Emerald’s George Bills Trough
According to my old friend Tony McGarry, until about 30 years ago there was a horse trough at the corner of Benson St and Kilvington Drive (At the time the main road to Beaconsfield, before Cardinia Dam was built in the 1970’s.).
With the growing recreational use of horses in the area, a horse trough was proposed to be reinstalled at the Benson St. corner. Enabling riders to stop off, tie up their horses and have a short break in town.The President of the Hogan Park Committee, started looking for a Horse Trough. Inspired by the Bills Horse Trough story started looking for a Bills Trough.
Up until the end of the 1930’s, there were 900 troughs distributed by the Bills Trust throughout Australia. Finding one, out of use and available to be restored and re-commissioned took 6 months. We hardly expected to find one within 16 Km from Emerald (10 Miles for those stuck in the past)
The Emerald, George Bills Trough was found at Akoonah Park, semi buried and covered in weeds, sitting by the open horse stalls. It had in the past been used used to water horses and cattle at the stalls of the show grounds. It had been at Akoonah Park for the last about 40 years.
When new, its original location would likely have been in the Berwick Green, along with 2 other troughs that are still located at Akoonah Park. The Berwick Green is now mainly a carpark, but was in the distant past a holding yard for droving cattle, coming to and from the Dandenong Sale Yards.
The Benson St trough is now in the custodial care now of Hogan Park Committee. It has now been restored and is kept full of fresh potable water (Suitable for Horses and Dogs).On the first day when the Emerald trough was filled, within an hour, 2 horses enjoyed a drink at the trough. Once the horses gave the trough a through sniff over.
Horses visiting the trough is now a daily occurrence, a nice reminder of our past reliance on working horses.For the provision of the Trough, we have to thank, Akoonah Park Management Committee for their kind assistance, John Scorse for the use of his crane truck, John Ricketts of Wagons & Water Troughs for providing the missing parts and the Thomas-Smith Family, who restored the trough.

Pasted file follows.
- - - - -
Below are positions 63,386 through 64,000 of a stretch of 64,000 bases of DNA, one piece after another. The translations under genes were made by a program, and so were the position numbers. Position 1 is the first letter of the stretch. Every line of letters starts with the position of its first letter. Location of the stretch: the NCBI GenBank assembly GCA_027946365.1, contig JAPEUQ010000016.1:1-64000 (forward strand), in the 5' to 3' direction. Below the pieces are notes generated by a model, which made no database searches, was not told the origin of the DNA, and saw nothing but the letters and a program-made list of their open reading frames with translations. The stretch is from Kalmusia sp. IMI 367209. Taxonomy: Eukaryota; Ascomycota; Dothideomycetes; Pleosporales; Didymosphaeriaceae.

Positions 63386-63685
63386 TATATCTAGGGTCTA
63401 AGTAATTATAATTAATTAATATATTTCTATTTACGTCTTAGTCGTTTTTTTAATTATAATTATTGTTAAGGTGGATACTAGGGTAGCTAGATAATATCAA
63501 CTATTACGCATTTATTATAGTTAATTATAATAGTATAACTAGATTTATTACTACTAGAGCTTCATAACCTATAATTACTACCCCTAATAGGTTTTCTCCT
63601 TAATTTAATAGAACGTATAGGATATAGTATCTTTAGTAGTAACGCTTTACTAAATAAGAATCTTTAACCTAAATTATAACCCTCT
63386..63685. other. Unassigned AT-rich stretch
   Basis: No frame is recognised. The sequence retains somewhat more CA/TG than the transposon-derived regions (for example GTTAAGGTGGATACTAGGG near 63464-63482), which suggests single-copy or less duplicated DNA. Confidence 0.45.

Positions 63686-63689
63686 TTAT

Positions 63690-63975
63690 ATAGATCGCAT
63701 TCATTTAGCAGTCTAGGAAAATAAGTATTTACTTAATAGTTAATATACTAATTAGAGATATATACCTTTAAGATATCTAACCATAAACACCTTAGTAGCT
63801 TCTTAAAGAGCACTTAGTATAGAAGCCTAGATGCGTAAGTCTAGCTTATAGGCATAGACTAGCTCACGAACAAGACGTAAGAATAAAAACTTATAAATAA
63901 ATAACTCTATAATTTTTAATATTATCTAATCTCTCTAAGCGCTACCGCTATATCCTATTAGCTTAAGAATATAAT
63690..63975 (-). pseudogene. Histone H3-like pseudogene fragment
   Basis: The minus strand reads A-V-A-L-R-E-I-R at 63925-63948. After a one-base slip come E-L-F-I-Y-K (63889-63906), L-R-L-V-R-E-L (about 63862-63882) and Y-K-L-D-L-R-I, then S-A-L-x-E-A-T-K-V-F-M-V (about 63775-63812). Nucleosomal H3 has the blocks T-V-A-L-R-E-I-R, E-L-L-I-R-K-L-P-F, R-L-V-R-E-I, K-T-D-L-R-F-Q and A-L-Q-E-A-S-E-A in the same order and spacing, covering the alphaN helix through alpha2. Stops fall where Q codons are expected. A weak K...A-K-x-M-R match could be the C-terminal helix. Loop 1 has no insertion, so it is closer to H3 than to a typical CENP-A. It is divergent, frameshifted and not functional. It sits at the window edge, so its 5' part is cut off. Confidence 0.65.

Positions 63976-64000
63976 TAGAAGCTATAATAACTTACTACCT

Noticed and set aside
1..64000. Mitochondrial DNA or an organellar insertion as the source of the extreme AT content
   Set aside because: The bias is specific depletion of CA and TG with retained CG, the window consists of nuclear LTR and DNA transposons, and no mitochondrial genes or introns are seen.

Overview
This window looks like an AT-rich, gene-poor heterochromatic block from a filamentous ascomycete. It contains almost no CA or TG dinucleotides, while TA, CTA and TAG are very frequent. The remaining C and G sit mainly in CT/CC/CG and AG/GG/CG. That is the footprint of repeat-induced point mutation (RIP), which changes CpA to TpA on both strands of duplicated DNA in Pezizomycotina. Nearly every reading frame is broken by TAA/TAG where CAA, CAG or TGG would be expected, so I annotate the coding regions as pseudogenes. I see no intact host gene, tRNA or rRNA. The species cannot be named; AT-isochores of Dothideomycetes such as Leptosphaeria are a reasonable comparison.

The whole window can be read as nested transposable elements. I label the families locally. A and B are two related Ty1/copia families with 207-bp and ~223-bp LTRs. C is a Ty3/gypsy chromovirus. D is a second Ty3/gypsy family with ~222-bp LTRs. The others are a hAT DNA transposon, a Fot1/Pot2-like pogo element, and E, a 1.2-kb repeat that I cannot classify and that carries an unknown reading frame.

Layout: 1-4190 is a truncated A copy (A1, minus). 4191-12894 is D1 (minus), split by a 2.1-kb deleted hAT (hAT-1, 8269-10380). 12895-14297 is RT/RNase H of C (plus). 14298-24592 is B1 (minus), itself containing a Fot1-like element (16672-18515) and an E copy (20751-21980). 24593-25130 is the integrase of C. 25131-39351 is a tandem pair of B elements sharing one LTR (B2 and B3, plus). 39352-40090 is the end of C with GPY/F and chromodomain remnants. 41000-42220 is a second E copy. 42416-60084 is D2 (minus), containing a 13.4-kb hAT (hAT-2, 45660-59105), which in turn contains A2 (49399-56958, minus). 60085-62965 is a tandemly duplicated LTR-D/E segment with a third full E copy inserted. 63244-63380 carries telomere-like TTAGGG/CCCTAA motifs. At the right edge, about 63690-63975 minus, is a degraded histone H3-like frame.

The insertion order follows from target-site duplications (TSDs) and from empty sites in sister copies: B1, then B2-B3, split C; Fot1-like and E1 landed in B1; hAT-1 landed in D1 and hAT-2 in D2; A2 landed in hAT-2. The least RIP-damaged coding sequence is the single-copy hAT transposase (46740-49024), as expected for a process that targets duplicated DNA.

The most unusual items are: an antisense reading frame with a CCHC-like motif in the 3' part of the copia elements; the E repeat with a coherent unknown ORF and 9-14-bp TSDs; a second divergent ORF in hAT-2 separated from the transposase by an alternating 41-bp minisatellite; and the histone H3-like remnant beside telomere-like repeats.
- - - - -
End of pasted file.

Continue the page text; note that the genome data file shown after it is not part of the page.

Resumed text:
Time to Reflect So when you see the Bills Trough in Emerald, you may wish to pause for a moment, bring your mind back to a quieter, Emerald, not so long ago. A time when the only entertainment to be had was to be involved in a local Church or go to a local dance or whist night.An Emerald where the Butcher’s jinker & the General Merchant’s horse cart made their daily rounds. Jones’s Bakers Cart full of fresh bread, was smelt before you saw it, and there, a few farmer’s children astride old grey Ned, are sharing a horse going to school.
Then approaching from down Old Beaconsfield Road, there is a farmer covered in dust, driving his dozen heffers to Emerald Station yard, dog barking at there heals to keep them in line. At Station, there are milk churns sitting in the sun, and there is timber lining boards being unloaded off the flat rail cars, onto a waiting dray. A bored horse is standing on 3 legs, patiently waiting to be off to deliver and distribute timber to carpenters in the nearby Benson Estate.
At the same time the local timber mills fight for space on Puffing Billy flat car to get lumber delivered to the big smoke of Furntree Gully. The miller’s shire horses had the hardest job of all, pulling, sweating, panting in teams, hauling large loads of lumber over hill and dale, looking forward to a cool drink at the Benson St Trough.Just another normal quiet Emerald day. The trough, full of fresh water, is a small reminder not to forget our past.
Thanks to Andrew Smith for supplying this information